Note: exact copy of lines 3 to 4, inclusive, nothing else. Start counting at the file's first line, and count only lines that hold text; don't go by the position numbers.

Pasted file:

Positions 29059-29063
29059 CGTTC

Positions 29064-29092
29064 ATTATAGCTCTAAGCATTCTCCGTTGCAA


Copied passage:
Positions 29064-29092
29064 ATTATAGCTCTAAGCATTCTCCGTTGCAA